Wednesday, July 6, 2011

An Adventure In Full Grain Brewing At Home

There's something very rewarding about enjoying a pint or three of your very own, home brewed real ale beer. With the combination of cheapo, plastic binge drinking venues serving lousy keg beer, increasing prices, the smoking ban and other things, local real ale pubs are sadly in decline.

I first ventured into the world of home brew in the late nineties and enjoyed many successful batches of beer brewed from readily available kits. 2005 found myself and wife along with our German Shepherd, Holly (nick named "The Wuppit" after a toy she had as a pup that made a noise like, "Wuppit! Wuppit!" when she shook it) up and moving across to France where we had bought a house the year previously in the Limousin, actually the Haute Vienne department (87). Our Holly has been plagued by allergies since she was tiny however and the resulting treatment for those has affected her immune system so she's really fragile, often loses fur due to skin problems but we love her to bits. To see her play you wouldn't think she was fragile and the whole thing doesn't seem to really bother her. So my brewery is going to be named Little Wuppit Brewery.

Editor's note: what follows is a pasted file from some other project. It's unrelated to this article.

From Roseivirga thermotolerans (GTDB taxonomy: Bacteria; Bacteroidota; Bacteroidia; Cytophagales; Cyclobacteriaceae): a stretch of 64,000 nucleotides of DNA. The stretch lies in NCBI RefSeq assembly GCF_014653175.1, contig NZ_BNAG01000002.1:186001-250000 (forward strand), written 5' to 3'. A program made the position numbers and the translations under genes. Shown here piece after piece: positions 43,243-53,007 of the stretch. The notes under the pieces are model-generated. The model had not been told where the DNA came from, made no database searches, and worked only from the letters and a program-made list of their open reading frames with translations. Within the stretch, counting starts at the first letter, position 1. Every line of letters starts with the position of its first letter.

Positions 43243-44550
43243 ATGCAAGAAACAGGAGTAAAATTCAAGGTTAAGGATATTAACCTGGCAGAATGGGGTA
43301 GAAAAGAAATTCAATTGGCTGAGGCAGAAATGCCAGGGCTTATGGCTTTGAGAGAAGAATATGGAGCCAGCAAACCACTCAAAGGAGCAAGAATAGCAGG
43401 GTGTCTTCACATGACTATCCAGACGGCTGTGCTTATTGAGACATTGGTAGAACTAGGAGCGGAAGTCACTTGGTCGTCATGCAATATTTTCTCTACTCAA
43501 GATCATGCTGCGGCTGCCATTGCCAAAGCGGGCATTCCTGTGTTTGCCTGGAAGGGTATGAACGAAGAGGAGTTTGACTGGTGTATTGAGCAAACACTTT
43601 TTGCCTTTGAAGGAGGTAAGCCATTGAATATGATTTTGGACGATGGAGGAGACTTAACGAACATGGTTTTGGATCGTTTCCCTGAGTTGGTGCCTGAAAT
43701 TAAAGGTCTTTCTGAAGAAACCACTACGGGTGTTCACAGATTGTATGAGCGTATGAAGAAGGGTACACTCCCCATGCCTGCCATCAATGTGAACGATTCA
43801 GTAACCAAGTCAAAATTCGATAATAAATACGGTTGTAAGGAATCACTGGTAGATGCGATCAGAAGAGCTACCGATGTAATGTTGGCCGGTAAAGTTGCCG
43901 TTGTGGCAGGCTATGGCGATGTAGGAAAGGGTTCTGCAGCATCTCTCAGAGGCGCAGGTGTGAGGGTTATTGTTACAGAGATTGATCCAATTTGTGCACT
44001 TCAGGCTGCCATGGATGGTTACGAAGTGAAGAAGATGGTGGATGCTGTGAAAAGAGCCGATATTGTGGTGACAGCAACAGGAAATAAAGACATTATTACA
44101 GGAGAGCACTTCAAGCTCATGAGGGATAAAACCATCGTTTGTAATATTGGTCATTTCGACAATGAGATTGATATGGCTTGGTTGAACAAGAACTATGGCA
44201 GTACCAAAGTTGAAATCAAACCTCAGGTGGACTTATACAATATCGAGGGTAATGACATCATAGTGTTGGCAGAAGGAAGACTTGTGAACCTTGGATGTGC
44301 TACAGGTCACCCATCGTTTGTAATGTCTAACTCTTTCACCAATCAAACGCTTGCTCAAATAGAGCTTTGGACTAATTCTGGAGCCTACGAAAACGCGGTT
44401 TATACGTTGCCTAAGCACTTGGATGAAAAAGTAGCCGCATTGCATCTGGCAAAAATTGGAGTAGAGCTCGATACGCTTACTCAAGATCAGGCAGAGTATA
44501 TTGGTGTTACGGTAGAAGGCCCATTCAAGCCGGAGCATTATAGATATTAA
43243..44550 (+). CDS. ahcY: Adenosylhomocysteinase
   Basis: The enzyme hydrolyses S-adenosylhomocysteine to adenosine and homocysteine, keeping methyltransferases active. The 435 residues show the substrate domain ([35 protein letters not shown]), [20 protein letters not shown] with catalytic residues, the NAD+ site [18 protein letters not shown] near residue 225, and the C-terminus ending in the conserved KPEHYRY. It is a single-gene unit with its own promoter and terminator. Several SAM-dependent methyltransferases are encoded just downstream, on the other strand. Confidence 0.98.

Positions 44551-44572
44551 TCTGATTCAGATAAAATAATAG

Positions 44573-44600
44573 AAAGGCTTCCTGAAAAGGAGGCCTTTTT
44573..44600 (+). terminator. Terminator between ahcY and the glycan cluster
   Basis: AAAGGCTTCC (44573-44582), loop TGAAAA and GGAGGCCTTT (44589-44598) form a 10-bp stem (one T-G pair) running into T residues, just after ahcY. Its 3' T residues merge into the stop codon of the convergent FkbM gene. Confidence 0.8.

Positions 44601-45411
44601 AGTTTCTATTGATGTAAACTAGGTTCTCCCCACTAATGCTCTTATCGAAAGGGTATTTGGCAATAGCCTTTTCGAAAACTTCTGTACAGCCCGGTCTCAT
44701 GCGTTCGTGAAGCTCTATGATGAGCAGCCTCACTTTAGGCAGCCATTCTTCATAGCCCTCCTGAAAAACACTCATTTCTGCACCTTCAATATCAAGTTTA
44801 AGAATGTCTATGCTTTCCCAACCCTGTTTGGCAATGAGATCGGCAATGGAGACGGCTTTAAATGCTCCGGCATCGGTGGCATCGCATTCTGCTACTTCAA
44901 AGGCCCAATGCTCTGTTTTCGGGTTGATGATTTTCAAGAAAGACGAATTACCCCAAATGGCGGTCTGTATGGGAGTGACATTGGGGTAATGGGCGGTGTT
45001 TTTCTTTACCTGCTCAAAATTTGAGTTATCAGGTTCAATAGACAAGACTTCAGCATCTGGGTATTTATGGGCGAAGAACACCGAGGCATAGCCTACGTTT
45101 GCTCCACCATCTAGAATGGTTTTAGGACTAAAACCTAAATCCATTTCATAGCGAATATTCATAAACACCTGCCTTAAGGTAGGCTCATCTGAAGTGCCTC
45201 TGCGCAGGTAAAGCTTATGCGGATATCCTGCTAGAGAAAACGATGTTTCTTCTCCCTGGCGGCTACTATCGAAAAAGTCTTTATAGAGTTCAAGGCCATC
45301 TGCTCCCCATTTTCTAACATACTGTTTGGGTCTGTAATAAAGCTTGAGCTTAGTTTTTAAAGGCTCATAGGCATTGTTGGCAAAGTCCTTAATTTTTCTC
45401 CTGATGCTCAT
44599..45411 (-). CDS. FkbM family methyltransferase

Don't get me wrong, French beer is nice. There's a wide variety available and we are fortunate to have local micro breweries within 15 minutes drive that both brew very nice, continental style beers. And that's where I began to miss a certain something about good olde English Ales.

The continental brews all have a very similar flavour running through them in my opinion, an underlying sweetness and in many cases although the colour varies the flavour is somewhat lagery and dare I say it, a little bland at times.

One thing I really miss is a good, robust and flavoursome real ale and so I began to look back into home brewing.

Having bought the excellent Home Brewing Self Sufficiency book by John Parkes of the Red Rock micro brewery I was hooked on the idea of starting full grain brewing.

So, being self employed and working from home I have the additional access to sneak away for an hour here and there and get brewing. With this blog I hope to catalogue my journey through brewing and equipment designing and building as well as share my successes and no doubt my disasters with you and along the way

My first task, to build a mash tun with incorporated sparging device... more on which, soon.

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